I love “O Little Town of Bethlehem” and “Silent Night” with their plaintive melodies about the dark quiet streets of that obscure, beloved village under the stars, waiting with hopes and fears for the Christ to be born. But the Bethlehem I found on my last visit to the Middle East was anything but quiet or plaintive. Instead, it was crowded, noisy, and exhaust-filled, as drivers blasted their horns and shouted loudly at each other through open windows.
My small group was deposited, heads spinning, at the Church of the Nativity, where surely we would find some peace and good will. It was, after all, the oldest functioning church in the world, dating back to A.D. 339, when it was built on the spot where Justin Martyr said Jesus had likely been born.
The enormous basilica was under renovation. Scaffolding crosshatched the interior, obscuring the astonishing pillars, the ancient mosaic floors. Undeterred, people from all over the world stood patiently in line, filing past police stationed there to keep the peace. I, too, stood and watched and followed. All had come for this: to step down into the grotto, to kneel and lean into a tiny cavern where there was barely room for a single body. There, a silver star adorned the floor, marking the place where many people believe Mary gave birth to Jesus.
On this day, a tour guide stood outside the room, pushing people through with shouts: “That’s enough! You go! Next! Next in line!” as men and women took their turn. Each one knelt to fit into the tiny space, flashed a photo of the star on the floor, rubbed an arm on its silvery surface or swept a scarf across it while bodies pressed before and behind. The air was thick and damp. One elderly woman in a headscarf lingered in her worship a few seconds too long. “That’s enough! Too long! You get out!” the tour guide yelled at her before impatiently waving the next person in.
The present reality [of Bethlehem] mocked my lullaby image of that dear place.
When I emerged, stumbling, from the grotto, the tour guides could be heard across the church speaking in Italian, French, Polish, and English—their voices mixed with the hushed chatter of the pilgrims. It was a glorious sound, but then above it all, a shout came, “Stop! Stop talking! You!” I spotted a policeman in a distant corner, gesturing to the guides. The buzz of voices continued, unfazed. He tried again, louder this time, “A service is beginning. Stop now or I’ll kick you all out!” Above his voice and the tourists’ mumbling, the drone of chanting began over in the Orthodox sanctuary.
What chaos, I thought. This church is occupied by police and six denominations that operate their own separate realms of this contested cathedral, all eager for a claim to the birthplace of Christ. Sometimes there is peace between them all—sometimes not. The police have broken up brawling priests on occasion.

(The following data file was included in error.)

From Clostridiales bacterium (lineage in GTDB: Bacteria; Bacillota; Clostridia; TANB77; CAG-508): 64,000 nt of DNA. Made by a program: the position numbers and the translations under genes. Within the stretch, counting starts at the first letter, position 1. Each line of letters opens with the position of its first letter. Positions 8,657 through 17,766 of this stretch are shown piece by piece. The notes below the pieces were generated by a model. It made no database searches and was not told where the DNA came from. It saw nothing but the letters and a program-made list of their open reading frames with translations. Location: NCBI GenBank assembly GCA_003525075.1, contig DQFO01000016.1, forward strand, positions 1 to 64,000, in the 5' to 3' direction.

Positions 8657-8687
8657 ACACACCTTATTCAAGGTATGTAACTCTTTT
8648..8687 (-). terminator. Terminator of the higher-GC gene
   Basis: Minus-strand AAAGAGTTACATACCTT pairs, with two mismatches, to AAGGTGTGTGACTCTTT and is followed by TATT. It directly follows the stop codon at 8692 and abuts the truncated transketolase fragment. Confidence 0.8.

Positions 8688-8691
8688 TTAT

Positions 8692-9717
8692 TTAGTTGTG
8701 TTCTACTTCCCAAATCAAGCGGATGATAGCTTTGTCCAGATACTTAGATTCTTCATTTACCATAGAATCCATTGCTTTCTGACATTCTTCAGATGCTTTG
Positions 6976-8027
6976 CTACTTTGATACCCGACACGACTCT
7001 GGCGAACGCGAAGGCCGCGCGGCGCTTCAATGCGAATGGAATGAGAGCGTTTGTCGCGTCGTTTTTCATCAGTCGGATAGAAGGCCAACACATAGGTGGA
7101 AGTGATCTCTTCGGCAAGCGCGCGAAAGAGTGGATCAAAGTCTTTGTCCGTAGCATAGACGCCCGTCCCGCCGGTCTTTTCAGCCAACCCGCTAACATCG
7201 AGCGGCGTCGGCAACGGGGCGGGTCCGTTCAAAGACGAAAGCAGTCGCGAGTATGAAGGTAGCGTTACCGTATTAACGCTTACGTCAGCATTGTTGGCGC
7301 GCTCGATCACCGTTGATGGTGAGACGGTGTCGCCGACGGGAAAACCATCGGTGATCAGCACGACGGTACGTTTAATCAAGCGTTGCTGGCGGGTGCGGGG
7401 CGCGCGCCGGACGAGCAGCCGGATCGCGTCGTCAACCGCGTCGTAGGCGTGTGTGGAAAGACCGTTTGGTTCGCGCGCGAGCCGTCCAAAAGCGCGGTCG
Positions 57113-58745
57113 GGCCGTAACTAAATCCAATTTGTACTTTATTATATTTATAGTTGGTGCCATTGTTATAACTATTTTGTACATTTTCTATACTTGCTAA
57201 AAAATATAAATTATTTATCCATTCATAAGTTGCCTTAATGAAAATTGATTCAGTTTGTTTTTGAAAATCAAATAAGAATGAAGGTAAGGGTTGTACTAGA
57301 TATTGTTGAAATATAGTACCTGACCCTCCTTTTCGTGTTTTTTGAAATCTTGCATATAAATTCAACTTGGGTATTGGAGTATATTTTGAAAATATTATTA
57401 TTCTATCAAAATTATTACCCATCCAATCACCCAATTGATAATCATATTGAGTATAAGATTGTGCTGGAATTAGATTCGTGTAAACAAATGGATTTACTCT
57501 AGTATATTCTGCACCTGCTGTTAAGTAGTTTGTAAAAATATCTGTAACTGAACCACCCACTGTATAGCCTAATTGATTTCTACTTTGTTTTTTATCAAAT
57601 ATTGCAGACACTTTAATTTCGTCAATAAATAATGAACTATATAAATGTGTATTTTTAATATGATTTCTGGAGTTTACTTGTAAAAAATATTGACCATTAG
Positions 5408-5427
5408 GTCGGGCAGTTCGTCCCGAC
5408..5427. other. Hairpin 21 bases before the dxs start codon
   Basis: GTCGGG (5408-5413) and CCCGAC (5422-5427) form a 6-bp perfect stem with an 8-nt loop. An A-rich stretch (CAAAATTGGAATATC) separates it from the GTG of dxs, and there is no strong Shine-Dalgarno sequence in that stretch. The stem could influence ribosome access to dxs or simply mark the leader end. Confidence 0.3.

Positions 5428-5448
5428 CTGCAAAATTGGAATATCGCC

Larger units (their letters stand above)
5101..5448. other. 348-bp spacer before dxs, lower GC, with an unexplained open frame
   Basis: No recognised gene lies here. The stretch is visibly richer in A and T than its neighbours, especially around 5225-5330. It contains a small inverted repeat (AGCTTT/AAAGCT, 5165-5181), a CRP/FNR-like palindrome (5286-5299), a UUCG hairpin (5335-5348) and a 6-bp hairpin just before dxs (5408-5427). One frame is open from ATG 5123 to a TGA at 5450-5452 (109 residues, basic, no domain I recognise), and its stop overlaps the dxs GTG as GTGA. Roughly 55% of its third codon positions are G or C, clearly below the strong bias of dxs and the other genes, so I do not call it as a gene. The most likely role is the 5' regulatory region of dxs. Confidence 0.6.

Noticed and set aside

The day wasn’t over. Near the end, the guide unexpectedly took us to a glistening souvenir shop. It wasn’t on our itinerary. He smiled and rubbed his hands and urged us all to shop ’til we dropped. “It’s all on sale—a 20 percent discount, just for you!” he said. Two men approached us grinning widely, ready to usher us to the cash register. Minutes later, most in my group left the shop empty-handed. The well-dressed owner, running out of quarry, approached me and began to plead: “You must support us! You simply have to buy something here!”
It was not the happy day I imagined in Bethlehem. I found no peace on that small piece of earth, no pretty little town lying still as it waited for a Savior. I found no silent moment, no light shining from dark streets—only shouting coming from the church that lauds His birth. The present reality mocked my lullaby image of that dear place.
My attempts to create a cathedral of worship for Jesus will likely end up a mess. But Jesus already knows all of this, and in the end, everything will be all right.
But later, after I returned home, I realized how hopeful this all was. Yes, there is constant wrestling over that city and that church because both are held as precious. And was Bethlehem so very different that sacred day? Because of the census, everyone was returning to his hometown and the hotelkeepers were raking it in. The restaurants were overfilled. Every family rented out whatever room they had and charged too much. The noise, the dirt, the animal dung on sandals—everyone too busy making money and trying to get ahead. They paid no thought to a baby born in the hay that night. It was all a mess.
I’m so relieved. I’ll never be as quiet or still as I want to be at Christmas. I won’t make everything clean and beautiful. There will be dirty rooms and impatient shouts. There will be too many people at the wrong time and not enough at the right time. The Christmas program I am writing for our church will be unremarkable, and we’ll forget our lines. We’ll try to profit from the season, selling our own wares—and we’ll also spend too much. My attempts to create a cathedral of worship for Jesus will likely end up a mess.
But Jesus already knows all of this, and in the end, everything will be all right. Because this is exactly the kind of place He chose to be born. This is exactly the kind of people He chose to be born among. And these are exactly the kind of people He was born to save.
We don’t have to clean it all up or perfect it. We make room for the season. We kneel. And enter in.
Illustration by Greg Clarke